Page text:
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Sunday, May 21, 2006

Money talks: Yeman, Sri Lanka get raised ship insurance rates from LLoyd's

Add Yemen and Sri Lanka to the places insurers wish their ships didn't sail as reported here. Money talks and BS walks, and LLoyd's is not buying the Yemeni "our waters are safe" sales pitch. Sir Lankan pleas also fell on deaf ears beause of the reality that Tamil Tiger forces are the world's most active terrorists on the sea.
Mr Washbourn estimated that a large container ship worth $75 million (£40 million)would pay about 0.02 per cent of its worth, or $15,000, for an annual insurance policy, which would cover the vessel to make unlimited visits to the world’s safe ports for 12 months. However, the ship would have to pay the same amount for every single visit that it made to a port on the “enhanced risks” list, he said.

Also added to the list is the Strait of Malacca, which separates Sumatra from the Malay Peninsula, because of the rapid rise in piracy. Areas on the list are reviewed every four months by the committee in consultation with Aegis, the global security consultants.

Yemen and Sri Lanka had been removed from the list last only June after a diminution of hostilities.

Just over a week ago, nearly 70 people were killed in a sea battle between the Tamil Tigers and Sri Lankan government forces after the rebels attacked a naval transporter and sank another vessel.

The separatist ethnic conflict in Sri Lanka has claimed more than 60,000 lives since 1972. More than 200 people have been killed since the beginning of the month as a peace agreement brokered in 2002 failed.

The Tigers, who are fighting for a separate homeland for ethnic Tamils in the north and east of the island, were blacklisted yesterday by the European Union as terrorists, which some experts fear could lead to a civil war as the rebels decide that they have no choice but to escalate to full-scale war.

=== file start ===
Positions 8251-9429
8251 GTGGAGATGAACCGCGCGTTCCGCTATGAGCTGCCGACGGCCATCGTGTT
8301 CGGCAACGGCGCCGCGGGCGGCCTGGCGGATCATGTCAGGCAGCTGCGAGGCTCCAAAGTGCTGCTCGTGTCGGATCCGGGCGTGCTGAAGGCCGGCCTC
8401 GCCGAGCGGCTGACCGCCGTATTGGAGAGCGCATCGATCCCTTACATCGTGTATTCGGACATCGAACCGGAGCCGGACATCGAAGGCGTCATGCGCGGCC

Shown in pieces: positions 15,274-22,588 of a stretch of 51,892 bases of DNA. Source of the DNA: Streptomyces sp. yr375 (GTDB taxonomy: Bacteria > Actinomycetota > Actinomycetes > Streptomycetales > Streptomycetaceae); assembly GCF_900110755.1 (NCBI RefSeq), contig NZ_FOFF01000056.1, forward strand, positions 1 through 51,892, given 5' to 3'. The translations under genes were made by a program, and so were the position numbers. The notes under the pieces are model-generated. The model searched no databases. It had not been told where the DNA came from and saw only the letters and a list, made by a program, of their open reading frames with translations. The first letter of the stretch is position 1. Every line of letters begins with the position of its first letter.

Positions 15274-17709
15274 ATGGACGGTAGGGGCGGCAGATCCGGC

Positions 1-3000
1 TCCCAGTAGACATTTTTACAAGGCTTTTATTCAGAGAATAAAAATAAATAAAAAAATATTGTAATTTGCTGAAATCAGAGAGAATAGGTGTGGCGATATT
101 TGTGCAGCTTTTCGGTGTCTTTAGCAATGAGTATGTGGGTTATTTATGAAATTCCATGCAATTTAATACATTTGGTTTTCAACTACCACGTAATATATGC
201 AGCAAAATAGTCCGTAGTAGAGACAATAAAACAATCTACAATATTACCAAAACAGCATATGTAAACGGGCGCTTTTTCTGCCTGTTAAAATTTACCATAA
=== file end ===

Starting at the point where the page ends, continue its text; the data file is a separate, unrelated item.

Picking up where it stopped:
In Yemen, inclusion on the “enhanced risks” list was prompted by the escape from jail in February by 22 suspected or convicted al-Qaeda members, some of whom where involved in the attacks on the Limburg and the USS Cole.

In 2002 an explosive-laden dinghy rammed the Limburg, a tanker carrying 397,000 barrels of crude oil from Iran to Malaysia. She caught fire and leaked 90,000 barrels of oil into the Gulf of Aden, running up a $45 million damage bill. One of the tanker’s crew was killed and 12 others were injured.

Al-Qaeda claimed responsibility for the attack. The mastermind of the assault was believed also to be responsible for the bombing in 2000 of the USS Cole, an American warship, in Aden. The suicide-dinghy attack killed 17 American sailors and injured 39 others.

The recent additions to the “enhanced risks” list come after the decision by the war risk committee last November to make a significant change to its 318-year history as a marine insurer.
The countries bordering the Strait of Malacca are getting their anti-piracy act together, but Sri Lanka, Yemen and Somalia are not even close to being under control. I would expect Nigeria and Guinea to be getting closer looks, too, though Nigeria has already made the hit list.

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